Era of Rudolf Nureyev[edit]

In the world of ballet Rudolf Nureyev is considered as the greatest classical dancer ever and as one of the most preeminent choreographers.[24]

In 1983, Rudolf Nureyev was appointed director of the Paris Opera Ballet, where, as well as directing, he continued to dance and to promote younger dancers.

The top female ballet dancer at that time, if not of all times[25][26] was Sylvie Guillem who was nominated principal dancer at the age of 19 by Rudolf Nureyev in 1984. They were a mythical dance couple.[27]

The years of Nureyev marked a golden era of the Paris Opera Ballet.[24] Brigitte Lefèvre, director from 1995 to 2014, succeeded to maintain the high standard that Nureyev has set. She invited some of the most preeminent choreographers such as William Forsythe, Angelin Preljocaj, Saburo Teshigawara, and John Neumeier.[28]

Hierarchy[edit]

The hierarchy of the Paris Opera Ballet is very strict. For a dancer it is virtually compulsary to enter first the Paris Opera Ballet School. The competition for admission to both institutions is extremely fierce as well as the competion for the highest ranks in the ballet company.

More than 90 percent of the candidates don't pass the Ballet School entrance examination, 20 percent of its pupils have to leave at the end of the year failing in the annual commpetitive examinations ("les concours annuels") in May. Only 5 to 20 percent of the Ballet School graduates are accepted in the Paris Opera Ballet, initially as dancers on trial (the "stagiares").

To become regular member of the Paris Opera Ballet as "Quadrille" (fifth and lowest rank in the hierarchy) you have to pass the annual commpetitive examination in November. Promotion to the next rank depends exclusively on success in the following annual commpetitive examinations ("les concours internes de promotion") in front of a board of judges. To achieve the highest rank as Danseur Étoile (only by nomination) you have to perform in leading roles as "Premier Danseur" for many years before you are nominated due to outstanding excellence and merit.

Small scandals and the lost generation[edit]

As the Paris Opera Ballet has a large quantity of first-class French dansers there are hard times for those who have not been promoted to the highest ranks as dancers or have not been appointed afterwards for positions for which they would have been extremely qualified.

Mathilde Froustey, Sujet from 2005 till 2013 left the Paris Opera Ballet in July 2013 and joined the San Francisco Ballet as a prinipal dancer because there was no chance for her becoming eventually Danseuse étoile (prinicipal dancer) in this company. In November 2014 Benjamin Millepied, a former principal dancer of the New York City Ballet and French, took over the direction of the company and promised a change: "They asked for a change and they will get a change." When Benjamin Millepied nominated for the first (and only) time a "Danseuse étoile", Laura Hecquet was chosen. Laura Hecquet and Mathilde Froustey were described in the press as "the lost generation" of dancers working up the ranks and became soloist (Sujet) but have been unlucky for years as far as climbing up the last step of the career ladder is concerned.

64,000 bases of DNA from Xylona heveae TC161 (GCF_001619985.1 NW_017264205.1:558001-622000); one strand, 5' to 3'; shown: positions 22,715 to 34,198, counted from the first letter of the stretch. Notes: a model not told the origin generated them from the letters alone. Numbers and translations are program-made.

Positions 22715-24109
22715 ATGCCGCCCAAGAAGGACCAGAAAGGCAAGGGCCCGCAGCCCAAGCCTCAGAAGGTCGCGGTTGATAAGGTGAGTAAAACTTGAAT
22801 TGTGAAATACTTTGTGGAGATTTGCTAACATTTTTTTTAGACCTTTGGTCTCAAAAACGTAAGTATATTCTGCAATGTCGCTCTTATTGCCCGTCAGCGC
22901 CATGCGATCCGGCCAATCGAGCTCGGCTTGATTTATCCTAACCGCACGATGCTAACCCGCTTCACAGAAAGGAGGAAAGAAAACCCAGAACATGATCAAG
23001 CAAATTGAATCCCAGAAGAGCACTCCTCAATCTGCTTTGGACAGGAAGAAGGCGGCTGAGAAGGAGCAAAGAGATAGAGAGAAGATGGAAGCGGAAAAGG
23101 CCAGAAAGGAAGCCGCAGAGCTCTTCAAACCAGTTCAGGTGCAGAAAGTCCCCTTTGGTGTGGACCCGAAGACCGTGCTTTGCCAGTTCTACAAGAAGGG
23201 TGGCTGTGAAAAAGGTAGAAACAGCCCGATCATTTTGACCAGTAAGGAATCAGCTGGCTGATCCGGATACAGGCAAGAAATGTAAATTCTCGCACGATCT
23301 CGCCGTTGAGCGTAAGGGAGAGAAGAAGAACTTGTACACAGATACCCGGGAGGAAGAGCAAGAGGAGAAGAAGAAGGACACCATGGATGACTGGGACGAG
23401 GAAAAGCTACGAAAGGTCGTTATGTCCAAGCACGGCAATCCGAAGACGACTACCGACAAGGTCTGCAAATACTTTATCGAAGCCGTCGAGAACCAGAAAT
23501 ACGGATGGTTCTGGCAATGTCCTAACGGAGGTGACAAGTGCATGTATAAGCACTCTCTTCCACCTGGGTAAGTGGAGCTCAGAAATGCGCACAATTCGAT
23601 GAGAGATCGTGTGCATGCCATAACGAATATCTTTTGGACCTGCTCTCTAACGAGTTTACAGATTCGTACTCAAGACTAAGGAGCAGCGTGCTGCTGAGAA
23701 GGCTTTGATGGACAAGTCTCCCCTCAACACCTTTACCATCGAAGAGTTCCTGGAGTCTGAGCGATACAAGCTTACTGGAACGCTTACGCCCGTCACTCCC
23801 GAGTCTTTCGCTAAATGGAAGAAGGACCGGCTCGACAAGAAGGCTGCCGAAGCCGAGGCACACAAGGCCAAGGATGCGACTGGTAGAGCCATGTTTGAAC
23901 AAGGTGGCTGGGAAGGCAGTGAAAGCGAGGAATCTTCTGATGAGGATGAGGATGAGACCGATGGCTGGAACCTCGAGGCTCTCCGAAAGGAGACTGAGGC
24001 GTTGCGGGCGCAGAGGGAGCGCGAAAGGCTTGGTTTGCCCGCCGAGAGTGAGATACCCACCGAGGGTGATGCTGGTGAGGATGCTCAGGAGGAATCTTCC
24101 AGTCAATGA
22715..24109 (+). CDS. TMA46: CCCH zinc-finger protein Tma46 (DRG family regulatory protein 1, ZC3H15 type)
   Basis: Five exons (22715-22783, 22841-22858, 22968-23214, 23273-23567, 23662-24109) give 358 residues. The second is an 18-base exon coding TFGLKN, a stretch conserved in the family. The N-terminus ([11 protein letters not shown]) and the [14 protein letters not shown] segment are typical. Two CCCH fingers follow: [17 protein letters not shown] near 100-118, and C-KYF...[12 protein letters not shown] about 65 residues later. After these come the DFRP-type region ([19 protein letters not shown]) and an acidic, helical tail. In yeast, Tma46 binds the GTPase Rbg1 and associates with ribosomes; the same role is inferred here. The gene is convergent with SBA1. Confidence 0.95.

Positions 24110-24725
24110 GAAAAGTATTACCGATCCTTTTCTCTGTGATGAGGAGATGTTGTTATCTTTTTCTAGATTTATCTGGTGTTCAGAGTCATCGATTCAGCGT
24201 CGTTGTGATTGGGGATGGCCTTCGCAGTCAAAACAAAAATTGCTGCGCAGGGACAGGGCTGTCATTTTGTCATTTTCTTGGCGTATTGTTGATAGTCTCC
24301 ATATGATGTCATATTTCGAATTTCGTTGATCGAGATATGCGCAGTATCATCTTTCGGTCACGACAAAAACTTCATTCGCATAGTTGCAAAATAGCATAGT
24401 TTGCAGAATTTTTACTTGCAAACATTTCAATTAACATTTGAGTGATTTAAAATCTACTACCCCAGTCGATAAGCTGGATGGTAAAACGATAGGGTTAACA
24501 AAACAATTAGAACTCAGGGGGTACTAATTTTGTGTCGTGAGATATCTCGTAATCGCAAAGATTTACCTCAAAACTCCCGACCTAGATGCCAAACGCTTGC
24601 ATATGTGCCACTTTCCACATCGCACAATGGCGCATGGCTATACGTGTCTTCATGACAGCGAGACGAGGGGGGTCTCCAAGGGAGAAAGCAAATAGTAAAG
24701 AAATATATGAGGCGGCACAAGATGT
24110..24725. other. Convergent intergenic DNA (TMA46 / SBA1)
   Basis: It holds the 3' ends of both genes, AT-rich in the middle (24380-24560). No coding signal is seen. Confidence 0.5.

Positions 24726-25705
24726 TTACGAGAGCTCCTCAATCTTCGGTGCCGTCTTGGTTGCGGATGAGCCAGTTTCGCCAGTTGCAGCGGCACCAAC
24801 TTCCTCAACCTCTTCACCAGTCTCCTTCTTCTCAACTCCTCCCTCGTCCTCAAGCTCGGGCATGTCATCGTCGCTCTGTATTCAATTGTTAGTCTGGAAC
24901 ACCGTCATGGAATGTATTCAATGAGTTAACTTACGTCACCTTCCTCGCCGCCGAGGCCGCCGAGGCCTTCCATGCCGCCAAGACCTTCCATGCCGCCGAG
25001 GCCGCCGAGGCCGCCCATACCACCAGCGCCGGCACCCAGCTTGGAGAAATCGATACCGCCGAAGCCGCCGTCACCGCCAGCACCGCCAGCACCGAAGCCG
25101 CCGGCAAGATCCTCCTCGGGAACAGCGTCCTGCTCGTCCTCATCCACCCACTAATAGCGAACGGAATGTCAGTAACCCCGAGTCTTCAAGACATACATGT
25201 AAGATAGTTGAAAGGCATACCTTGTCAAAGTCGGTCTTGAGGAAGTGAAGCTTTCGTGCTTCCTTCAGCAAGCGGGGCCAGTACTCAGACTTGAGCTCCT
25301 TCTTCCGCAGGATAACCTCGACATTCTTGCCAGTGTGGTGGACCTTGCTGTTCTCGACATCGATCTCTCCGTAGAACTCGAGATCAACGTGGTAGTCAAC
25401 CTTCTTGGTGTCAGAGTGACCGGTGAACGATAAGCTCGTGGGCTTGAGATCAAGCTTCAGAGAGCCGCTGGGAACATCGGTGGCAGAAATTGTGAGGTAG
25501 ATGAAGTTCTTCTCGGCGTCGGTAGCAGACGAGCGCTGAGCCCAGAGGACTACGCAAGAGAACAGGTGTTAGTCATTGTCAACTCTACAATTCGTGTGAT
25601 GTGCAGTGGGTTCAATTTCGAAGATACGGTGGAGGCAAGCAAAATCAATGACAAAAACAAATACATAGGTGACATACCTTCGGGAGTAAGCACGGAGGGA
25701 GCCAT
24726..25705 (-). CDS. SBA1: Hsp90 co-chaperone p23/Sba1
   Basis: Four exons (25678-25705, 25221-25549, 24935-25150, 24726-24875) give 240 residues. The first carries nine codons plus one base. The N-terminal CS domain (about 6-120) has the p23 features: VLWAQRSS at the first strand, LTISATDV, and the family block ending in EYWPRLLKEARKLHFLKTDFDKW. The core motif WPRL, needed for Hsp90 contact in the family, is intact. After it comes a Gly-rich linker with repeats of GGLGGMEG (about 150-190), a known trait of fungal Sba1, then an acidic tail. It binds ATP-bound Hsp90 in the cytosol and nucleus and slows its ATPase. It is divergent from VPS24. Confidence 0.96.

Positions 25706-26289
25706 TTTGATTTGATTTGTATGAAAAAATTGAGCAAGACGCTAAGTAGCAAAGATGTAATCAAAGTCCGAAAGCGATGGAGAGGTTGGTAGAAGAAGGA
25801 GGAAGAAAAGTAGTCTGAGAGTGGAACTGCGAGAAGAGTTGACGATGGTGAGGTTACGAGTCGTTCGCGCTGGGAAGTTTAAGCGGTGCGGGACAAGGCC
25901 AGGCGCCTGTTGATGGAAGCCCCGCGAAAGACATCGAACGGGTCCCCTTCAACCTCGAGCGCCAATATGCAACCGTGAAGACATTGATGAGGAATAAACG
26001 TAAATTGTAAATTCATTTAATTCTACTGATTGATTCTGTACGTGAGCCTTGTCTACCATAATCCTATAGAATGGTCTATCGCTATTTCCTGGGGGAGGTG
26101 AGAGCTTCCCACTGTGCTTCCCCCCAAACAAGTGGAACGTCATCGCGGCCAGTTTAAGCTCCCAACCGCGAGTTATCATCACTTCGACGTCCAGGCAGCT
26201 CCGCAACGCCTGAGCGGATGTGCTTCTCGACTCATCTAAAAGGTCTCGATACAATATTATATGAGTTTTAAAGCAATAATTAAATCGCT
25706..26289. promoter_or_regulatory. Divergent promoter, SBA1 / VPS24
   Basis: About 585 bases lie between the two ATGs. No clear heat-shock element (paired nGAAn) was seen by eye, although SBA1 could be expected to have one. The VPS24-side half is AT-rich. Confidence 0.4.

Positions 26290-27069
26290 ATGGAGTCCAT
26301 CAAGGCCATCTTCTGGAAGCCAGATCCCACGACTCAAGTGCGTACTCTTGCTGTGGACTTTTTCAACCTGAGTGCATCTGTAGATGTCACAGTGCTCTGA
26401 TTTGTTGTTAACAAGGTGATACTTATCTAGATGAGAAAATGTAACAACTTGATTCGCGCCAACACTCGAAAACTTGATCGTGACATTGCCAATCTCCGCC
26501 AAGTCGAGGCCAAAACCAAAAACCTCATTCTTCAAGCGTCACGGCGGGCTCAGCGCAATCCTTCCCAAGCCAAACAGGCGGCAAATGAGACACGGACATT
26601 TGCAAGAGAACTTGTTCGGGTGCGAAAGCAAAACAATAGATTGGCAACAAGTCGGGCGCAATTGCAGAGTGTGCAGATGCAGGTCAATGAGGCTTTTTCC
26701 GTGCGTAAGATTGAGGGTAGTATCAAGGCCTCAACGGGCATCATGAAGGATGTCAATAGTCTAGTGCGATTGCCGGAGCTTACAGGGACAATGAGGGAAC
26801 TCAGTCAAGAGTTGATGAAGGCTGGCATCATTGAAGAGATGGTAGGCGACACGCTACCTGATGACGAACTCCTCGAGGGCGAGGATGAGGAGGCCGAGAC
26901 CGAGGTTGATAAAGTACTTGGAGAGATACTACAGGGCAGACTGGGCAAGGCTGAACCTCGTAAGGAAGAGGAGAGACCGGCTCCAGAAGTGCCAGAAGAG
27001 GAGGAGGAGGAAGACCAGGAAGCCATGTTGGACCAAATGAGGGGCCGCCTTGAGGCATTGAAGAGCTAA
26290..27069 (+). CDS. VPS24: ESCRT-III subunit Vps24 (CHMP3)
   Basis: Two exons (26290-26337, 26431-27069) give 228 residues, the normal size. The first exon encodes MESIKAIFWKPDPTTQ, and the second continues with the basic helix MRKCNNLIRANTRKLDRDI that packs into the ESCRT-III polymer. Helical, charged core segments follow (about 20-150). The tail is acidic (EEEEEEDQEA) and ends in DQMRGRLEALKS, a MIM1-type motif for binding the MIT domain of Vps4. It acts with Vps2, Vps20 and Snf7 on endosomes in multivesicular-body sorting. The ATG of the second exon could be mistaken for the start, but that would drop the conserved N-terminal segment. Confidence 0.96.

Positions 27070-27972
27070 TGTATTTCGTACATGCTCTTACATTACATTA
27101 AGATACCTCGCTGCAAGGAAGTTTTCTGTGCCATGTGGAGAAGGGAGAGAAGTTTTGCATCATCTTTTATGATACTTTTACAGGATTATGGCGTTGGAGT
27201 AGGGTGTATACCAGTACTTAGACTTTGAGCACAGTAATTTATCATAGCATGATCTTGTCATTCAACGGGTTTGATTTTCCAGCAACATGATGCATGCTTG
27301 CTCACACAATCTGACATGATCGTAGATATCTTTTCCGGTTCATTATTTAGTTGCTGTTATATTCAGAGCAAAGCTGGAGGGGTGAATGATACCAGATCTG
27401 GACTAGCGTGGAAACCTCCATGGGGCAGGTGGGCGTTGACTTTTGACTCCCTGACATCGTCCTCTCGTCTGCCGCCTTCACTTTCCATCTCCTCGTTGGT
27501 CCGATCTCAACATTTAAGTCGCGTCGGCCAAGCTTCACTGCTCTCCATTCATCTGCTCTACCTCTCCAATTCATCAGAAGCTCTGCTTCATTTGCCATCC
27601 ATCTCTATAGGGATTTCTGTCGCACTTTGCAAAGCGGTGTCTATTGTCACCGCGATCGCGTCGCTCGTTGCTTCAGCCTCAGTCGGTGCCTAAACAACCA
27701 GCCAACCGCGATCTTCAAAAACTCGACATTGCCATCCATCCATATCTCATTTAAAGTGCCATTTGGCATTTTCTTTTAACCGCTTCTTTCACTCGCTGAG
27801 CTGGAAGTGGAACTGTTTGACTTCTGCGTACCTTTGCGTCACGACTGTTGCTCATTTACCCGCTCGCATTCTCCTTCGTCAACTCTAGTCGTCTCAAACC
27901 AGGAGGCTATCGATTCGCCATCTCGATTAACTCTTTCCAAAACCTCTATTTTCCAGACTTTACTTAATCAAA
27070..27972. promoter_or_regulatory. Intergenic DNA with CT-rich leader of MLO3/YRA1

The Paris Opera Ballet School has churned out some of the most famous dancers of all time, such as Sylvie Guillem and Laurent Hilaire.[7].

Yet Sylvie Guillem, being prinicipal dancer since 1984, left the company in 1989 at the age of 24 because she wanted for more freedom, the right to perform with other companies, an arrangement the management of the Paris Opera Ballet declined.[27]

Laurent Hilaire was highly appreciated as principal dancer. After his farewell as a dancer he continued his career in the company attaining in 2011 the second-highest position as "Maitre de ballet associated to the direction". Laurent Hilaire was the favourite of Brigitte Lefèvre, director of the ballet at the time. the In January 2013 the director of the Paris Opera in the hierarchy above the Paris Opera Ballet's director appointed Benjamin Millepied. Hilaire announced in May 2014 his departure and quit the company in July. The Paris Opera Ballet's new director Benjamin Millepied on his part stayed only two seasons and was followed in August by Aurélie Dupont, who was as Danseuse Ètoile the Grand-dame of the Paris Opera Ballet.